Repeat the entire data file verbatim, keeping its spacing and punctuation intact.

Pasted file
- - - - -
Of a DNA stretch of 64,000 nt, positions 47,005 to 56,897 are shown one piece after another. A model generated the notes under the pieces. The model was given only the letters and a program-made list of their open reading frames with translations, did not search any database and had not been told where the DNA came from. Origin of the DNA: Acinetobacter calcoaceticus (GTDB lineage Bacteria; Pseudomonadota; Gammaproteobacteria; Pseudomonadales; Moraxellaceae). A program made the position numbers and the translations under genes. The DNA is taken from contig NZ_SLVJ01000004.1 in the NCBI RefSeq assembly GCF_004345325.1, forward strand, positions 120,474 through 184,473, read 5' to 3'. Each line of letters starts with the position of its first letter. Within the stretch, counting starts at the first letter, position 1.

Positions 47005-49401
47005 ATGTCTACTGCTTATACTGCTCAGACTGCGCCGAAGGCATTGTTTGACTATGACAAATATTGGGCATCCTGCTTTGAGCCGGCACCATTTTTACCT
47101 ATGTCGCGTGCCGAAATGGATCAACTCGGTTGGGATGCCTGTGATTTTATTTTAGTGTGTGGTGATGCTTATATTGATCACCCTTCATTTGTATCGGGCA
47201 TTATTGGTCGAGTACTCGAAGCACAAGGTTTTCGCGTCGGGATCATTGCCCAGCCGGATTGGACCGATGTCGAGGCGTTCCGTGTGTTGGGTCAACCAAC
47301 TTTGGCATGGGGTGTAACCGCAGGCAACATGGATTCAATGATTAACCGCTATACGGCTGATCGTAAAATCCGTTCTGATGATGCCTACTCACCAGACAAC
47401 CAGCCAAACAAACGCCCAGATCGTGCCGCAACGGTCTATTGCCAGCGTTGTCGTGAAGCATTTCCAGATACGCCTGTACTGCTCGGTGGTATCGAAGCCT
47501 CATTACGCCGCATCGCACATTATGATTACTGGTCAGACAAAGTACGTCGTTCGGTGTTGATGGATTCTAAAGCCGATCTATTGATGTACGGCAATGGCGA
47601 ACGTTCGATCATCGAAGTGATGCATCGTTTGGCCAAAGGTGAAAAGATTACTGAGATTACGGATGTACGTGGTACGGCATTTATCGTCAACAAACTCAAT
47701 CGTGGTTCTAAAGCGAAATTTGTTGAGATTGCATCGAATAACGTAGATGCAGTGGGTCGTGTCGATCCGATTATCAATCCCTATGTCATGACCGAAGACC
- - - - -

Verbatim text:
Of a DNA stretch of 64,000 nt, positions 47,005 to 56,897 are shown one piece after another. A model generated the notes under the pieces. The model was given only the letters and a program-made list of their open reading frames with translations, did not search any database and had not been told where the DNA came from. Origin of the DNA: Acinetobacter calcoaceticus (GTDB lineage Bacteria; Pseudomonadota; Gammaproteobacteria; Pseudomonadales; Moraxellaceae). A program made the position numbers and the translations under genes. The DNA is taken from contig NZ_SLVJ01000004.1 in the NCBI RefSeq assembly GCF_004345325.1, forward strand, positions 120,474 through 184,473, read 5' to 3'. Each line of letters starts with the position of its first letter. Within the stretch, counting starts at the first letter, position 1.

Positions 47005-49401
47005 ATGTCTACTGCTTATACTGCTCAGACTGCGCCGAAGGCATTGTTTGACTATGACAAATATTGGGCATCCTGCTTTGAGCCGGCACCATTTTTACCT
47101 ATGTCGCGTGCCGAAATGGATCAACTCGGTTGGGATGCCTGTGATTTTATTTTAGTGTGTGGTGATGCTTATATTGATCACCCTTCATTTGTATCGGGCA
47201 TTATTGGTCGAGTACTCGAAGCACAAGGTTTTCGCGTCGGGATCATTGCCCAGCCGGATTGGACCGATGTCGAGGCGTTCCGTGTGTTGGGTCAACCAAC
47301 TTTGGCATGGGGTGTAACCGCAGGCAACATGGATTCAATGATTAACCGCTATACGGCTGATCGTAAAATCCGTTCTGATGATGCCTACTCACCAGACAAC
47401 CAGCCAAACAAACGCCCAGATCGTGCCGCAACGGTCTATTGCCAGCGTTGTCGTGAAGCATTTCCAGATACGCCTGTACTGCTCGGTGGTATCGAAGCCT
47501 CATTACGCCGCATCGCACATTATGATTACTGGTCAGACAAAGTACGTCGTTCGGTGTTGATGGATTCTAAAGCCGATCTATTGATGTACGGCAATGGCGA
47601 ACGTTCGATCATCGAAGTGATGCATCGTTTGGCCAAAGGTGAAAAGATTACTGAGATTACGGATGTACGTGGTACGGCATTTATCGTCAACAAACTCAAT
47701 CGTGGTTCTAAAGCGAAATTTGTTGAGATTGCATCGAATAACGTAGATGCAGTGGGTCGTGTCGATCCGATTATCAATCCCTATGTCATGACCGAAGACC